Climbing Africa's Two Highest Mountains

by Nicolas Bendeli

Porters on the Kili trail

Porters on the Kili trail

Nic worked as a caretaker for a mining camp in Tanzania during the mining season. He enjoyed the experience. After that he went up Kilimanjaro as well as did rock climbing on Mt Kenya.


I first did Kilimanjaro. I used a company called African Scenic Safaris. It is a husband (TZ) and wife (Australian) team in Moshi.

They were extremely helpful and their service was great. Nothing was any trouble and Amanda even obtained the name of a dentist in Arusha because I had sore teeth. The dentist was great and highly recommended (Tanja Todorova).

On the mountain the guide and the porters worked as expected and no real dramas of any issues.

Interestingly I thought that the whole set up of Tanzania was very primitive and backwards with regards to portering and guiding. Reminded me of the European Alps around the 1800s when mountaineering was just starting.

Peasants who knew the trails below the snowline were used as porters and guides. Above the snowline the porters and the guides depended on the knowledge of their clients to keep them safe.

There was a general poor understanding of what it was to be in the mountains, how to carry loads, how to look after clients, how to acclimatise, first aid issues and so on.

It was a series of "this is how we did it last year and that is how we are doing it this year". There was absolutely no attempt to try and improve.

I found it incomprehensible that they were carrying loads on their heads. In the savannah loads on the head may be fine however on a mountain where you occasionally had to take high steps, use your hands for gripping holds and climb up, it was downright dangerous.

The idea of doing research and finding out how the best porters in the world (Nepalese Sherpas) are doing it was not even worthwhile discussing.

No ideas about the effect of repeated exposure of high altitude sun on the skin or the eyes. I gave my guide a set of sunglasses which he did not bother with. Interestingly he ended up with incipient snow blindness a couple of days later because there was an unforeseen snowstorm and his eyes deteriorated.

Interestingly the load limit is 18kg. Sherpas are smaller than African and yet their load limit is 30kg.

Kilimanjaro gear - what to pack »


I used a company called African Climbing Safaris run by Chris Mbongo. He was great and similar to the Moshi couple, nothing would faze him and he tried very hard. Well done.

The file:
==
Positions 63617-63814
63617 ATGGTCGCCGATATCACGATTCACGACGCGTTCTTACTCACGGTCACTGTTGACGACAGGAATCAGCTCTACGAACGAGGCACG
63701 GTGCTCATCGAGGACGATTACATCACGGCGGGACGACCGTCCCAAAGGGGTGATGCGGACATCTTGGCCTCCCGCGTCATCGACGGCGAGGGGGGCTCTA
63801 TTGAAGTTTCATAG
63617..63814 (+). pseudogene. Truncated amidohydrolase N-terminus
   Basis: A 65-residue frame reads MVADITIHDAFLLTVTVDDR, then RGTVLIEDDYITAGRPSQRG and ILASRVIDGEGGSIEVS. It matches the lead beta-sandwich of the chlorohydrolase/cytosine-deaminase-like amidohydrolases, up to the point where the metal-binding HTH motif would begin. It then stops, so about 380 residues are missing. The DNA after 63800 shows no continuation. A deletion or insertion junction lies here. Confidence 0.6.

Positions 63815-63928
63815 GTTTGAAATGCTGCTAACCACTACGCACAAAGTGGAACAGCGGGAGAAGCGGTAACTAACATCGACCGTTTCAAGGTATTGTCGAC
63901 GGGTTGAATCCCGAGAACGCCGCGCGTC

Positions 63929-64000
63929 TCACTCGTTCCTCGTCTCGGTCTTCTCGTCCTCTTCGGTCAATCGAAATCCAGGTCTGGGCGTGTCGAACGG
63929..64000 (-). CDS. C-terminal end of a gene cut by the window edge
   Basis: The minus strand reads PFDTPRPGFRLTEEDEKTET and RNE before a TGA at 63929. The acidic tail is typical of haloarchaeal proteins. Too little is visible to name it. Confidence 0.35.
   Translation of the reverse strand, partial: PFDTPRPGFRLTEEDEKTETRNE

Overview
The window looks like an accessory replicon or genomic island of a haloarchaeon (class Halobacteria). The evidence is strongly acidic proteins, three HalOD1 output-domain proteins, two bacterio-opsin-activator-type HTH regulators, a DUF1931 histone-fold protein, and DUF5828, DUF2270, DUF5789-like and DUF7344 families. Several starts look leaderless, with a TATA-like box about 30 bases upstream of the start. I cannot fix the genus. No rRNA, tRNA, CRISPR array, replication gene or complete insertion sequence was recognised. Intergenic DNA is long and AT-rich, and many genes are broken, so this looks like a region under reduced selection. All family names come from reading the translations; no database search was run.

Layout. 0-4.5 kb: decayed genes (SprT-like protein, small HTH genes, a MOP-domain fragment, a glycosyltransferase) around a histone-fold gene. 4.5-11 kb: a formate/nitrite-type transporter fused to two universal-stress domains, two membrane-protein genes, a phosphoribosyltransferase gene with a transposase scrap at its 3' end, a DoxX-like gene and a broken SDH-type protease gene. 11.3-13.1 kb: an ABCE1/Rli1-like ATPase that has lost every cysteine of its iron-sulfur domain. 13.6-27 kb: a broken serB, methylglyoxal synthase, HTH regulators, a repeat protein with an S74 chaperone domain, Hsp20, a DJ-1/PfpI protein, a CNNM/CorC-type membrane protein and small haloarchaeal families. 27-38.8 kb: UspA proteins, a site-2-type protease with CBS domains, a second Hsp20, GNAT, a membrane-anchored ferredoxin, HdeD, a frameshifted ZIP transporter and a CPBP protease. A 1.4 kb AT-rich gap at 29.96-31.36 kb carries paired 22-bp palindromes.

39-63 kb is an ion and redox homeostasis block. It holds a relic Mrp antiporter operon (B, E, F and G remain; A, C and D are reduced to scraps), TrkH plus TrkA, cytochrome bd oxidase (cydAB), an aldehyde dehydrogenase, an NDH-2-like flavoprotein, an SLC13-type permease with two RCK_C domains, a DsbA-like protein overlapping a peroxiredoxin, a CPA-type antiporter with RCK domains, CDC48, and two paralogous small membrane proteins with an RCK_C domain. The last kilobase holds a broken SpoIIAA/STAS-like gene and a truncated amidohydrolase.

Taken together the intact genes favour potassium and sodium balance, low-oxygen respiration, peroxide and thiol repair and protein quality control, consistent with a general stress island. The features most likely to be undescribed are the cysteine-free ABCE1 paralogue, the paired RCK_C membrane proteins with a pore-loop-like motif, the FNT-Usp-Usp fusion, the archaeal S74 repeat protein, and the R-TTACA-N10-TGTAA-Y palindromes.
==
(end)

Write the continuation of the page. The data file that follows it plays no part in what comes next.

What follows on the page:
The porters and the guide on Kenya carried everything on their back. Interestingly the trails were such that carrying on their head would have been fine as there was no step up climbing, no handhold climbing.

Just a different climbing culture.

I was concerned about the rock climbing guide. He is literally holding my life in his hands. His name was Kenneth Kandl and he was great. No problems. His technique was solid and I had no qualms.

Interestingly there was another guide on the route (South East route on Nelion grade IV-). We shared about three pitches together before we drew away (he had two clients). His technique was very sloppy and I found many faults. I frequently thought that if this guy was trying to get a guiding permit in Europe he would have been failed many times.

In rockclimbing a guide must never be sloppy or relaxed about quality technique. Just because some pitches are easy that does not imply to be sloppy. It takes just about as much time to use good technique to set up good anchors, belays, runners and protection as to set up poor belays etc.....

To find a climbing guide for Mt Kenya I enquired five companies. Only two bothered to respond 1) James Kariuki 2) Chris Mbogo. I thought it was pretty slack to not even bother responding to an enquiry email about their services.

Nicolas' Trek Details:

Mt Kilimanjaro operator used: African Scenic Safaris (make an enquiry)

Mt Kenya operator used: African Climbing Safaris (make an enquiry)

Date of climb: End February

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